Recognition follows No. 1 ranking on EPA green power usage list
By the University at Buffalo
For the second day in a row, the University at Buffalo has been recognized as a sustainability leader in higher education.
The New York State Energy Research and Development Authority named UB one of 16 "Leaders" among REV Campus Challenge First Movers. The REV Campus Challenge is part of Gov. Andrew M. Cuomo's "Reforming the Energy Vision" (REV), a strategy to build a clean, resilient and affordable energy system for all New Yorkers.
NYSERDA recognized 46 First Movers, or colleges and universities across the state that joined the REV Campus Challenge within the first six months.
First Movers were assigned to one of three categories: leaders, achievers and participants. UB's Leader peers include Columbia University, New York University and Cornell University.
"These members demonstrate comprehensive campus clean energy investments, embrace clean energy research and development and curricula efforts at their institution, and are looking to increase engagement with their communities," NYSERDA First Movers website notes.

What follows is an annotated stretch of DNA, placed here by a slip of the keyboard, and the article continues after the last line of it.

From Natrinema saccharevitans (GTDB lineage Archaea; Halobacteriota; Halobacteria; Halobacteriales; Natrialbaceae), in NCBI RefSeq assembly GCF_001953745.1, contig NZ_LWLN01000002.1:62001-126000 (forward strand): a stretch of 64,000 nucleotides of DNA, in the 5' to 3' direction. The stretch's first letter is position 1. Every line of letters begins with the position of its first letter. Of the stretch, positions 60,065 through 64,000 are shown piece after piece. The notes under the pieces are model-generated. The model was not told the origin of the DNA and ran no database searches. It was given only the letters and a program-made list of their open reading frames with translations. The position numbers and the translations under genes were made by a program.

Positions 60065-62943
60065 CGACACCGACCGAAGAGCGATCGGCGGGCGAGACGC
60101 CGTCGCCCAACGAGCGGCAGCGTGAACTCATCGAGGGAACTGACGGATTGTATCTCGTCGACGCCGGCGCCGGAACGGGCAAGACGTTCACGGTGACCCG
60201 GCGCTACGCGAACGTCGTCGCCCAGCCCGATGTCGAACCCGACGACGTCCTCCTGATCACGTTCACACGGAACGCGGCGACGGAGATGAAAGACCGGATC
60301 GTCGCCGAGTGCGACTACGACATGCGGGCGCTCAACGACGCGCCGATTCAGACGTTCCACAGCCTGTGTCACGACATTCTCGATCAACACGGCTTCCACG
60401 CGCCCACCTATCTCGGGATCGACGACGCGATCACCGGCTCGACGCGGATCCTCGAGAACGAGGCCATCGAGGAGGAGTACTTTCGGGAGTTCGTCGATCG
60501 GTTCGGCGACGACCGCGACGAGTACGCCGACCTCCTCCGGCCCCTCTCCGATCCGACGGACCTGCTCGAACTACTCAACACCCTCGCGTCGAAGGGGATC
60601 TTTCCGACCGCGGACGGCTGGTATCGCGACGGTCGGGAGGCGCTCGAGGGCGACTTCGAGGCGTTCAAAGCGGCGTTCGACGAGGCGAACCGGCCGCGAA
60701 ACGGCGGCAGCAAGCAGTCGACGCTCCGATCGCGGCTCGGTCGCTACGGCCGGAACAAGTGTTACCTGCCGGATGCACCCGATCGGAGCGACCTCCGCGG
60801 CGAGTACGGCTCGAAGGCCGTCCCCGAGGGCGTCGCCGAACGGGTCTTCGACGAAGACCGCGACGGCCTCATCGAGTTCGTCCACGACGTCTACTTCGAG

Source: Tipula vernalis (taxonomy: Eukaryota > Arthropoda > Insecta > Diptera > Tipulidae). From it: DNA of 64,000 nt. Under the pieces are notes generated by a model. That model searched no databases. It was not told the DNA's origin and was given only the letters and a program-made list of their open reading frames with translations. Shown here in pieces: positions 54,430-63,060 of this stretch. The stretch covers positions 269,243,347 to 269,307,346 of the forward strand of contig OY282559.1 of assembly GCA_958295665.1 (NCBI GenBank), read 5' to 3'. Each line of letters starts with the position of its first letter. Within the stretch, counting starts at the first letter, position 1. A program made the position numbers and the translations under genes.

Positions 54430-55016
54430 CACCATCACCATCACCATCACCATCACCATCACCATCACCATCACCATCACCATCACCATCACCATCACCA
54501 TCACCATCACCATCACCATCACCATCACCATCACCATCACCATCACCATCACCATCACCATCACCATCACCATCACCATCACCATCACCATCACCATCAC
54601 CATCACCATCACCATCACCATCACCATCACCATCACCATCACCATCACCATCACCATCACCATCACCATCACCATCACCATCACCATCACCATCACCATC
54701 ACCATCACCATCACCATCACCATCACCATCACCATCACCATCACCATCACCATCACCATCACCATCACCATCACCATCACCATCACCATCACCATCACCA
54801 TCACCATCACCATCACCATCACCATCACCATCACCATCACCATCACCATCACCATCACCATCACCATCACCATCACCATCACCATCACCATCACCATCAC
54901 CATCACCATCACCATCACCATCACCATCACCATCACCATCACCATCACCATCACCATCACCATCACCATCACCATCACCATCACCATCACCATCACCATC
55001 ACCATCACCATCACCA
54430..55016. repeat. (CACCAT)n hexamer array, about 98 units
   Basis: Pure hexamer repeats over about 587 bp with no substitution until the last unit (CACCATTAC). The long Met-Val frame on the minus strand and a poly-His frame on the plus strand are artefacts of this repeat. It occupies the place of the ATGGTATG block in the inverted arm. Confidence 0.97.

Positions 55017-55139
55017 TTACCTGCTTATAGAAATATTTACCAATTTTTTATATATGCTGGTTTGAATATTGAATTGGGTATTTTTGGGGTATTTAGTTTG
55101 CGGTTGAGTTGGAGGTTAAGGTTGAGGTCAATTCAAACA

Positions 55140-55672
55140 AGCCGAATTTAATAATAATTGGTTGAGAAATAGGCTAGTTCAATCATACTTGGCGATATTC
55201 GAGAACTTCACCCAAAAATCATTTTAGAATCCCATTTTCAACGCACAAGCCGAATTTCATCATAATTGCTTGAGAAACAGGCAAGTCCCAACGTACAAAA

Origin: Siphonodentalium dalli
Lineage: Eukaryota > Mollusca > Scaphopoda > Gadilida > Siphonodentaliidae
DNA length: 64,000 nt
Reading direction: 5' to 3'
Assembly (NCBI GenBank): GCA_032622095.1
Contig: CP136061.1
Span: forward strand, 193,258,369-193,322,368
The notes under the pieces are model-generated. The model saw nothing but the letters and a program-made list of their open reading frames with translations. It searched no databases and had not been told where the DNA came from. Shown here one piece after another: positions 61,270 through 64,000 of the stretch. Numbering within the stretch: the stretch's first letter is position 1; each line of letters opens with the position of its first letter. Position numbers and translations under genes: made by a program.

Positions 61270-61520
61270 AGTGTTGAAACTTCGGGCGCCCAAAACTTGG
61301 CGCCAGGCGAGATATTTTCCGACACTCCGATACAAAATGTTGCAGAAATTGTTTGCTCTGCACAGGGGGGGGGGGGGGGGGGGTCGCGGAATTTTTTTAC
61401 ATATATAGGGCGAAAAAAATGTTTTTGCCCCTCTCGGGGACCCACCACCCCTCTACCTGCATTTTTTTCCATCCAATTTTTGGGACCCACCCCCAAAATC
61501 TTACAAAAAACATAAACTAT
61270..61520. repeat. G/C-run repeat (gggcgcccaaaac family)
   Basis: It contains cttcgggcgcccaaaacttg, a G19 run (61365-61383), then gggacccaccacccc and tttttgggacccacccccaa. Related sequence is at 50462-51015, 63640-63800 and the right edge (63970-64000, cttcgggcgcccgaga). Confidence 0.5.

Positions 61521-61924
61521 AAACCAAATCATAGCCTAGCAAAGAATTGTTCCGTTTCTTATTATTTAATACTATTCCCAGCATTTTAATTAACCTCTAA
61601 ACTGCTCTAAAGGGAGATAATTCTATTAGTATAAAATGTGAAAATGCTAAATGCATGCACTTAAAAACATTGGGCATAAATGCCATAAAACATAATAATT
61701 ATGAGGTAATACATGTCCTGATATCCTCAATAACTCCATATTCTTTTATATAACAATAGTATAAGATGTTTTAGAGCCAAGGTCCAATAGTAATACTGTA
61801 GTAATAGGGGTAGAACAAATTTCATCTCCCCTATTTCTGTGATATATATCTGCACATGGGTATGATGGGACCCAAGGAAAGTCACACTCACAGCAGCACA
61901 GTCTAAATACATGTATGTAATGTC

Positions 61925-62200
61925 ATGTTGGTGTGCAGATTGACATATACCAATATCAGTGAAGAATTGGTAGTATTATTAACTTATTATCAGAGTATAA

On Monday, UB was recognized by the U.S. Environmental Protection Agency for its use of green power, or zero-emissions electricity that is generated from environmentally preferred renewable sources, such as wind and solar.
UB ranked No. 1 on the EPA Green Power Partnership's Top 30 College and University list and 29th on the national top 100. EPA updates its Green Power Partnership rankings each quarter. Before the April rankings, UB's highest standing on the college and university list was No. 11.
"This recognition from NYSERDA further validates the culture of sustainability we are trying to implement here on campus," said Ryan McPherson, UB's chief sustainability officer. "We take our role as a sustainability leader among colleges and universities very seriously, as well as the need to continue our work to do more to build the future we seek. We're constantly striving to find ways to reach our goal of being climate neutral by 2030, while graduating sustainably literate students."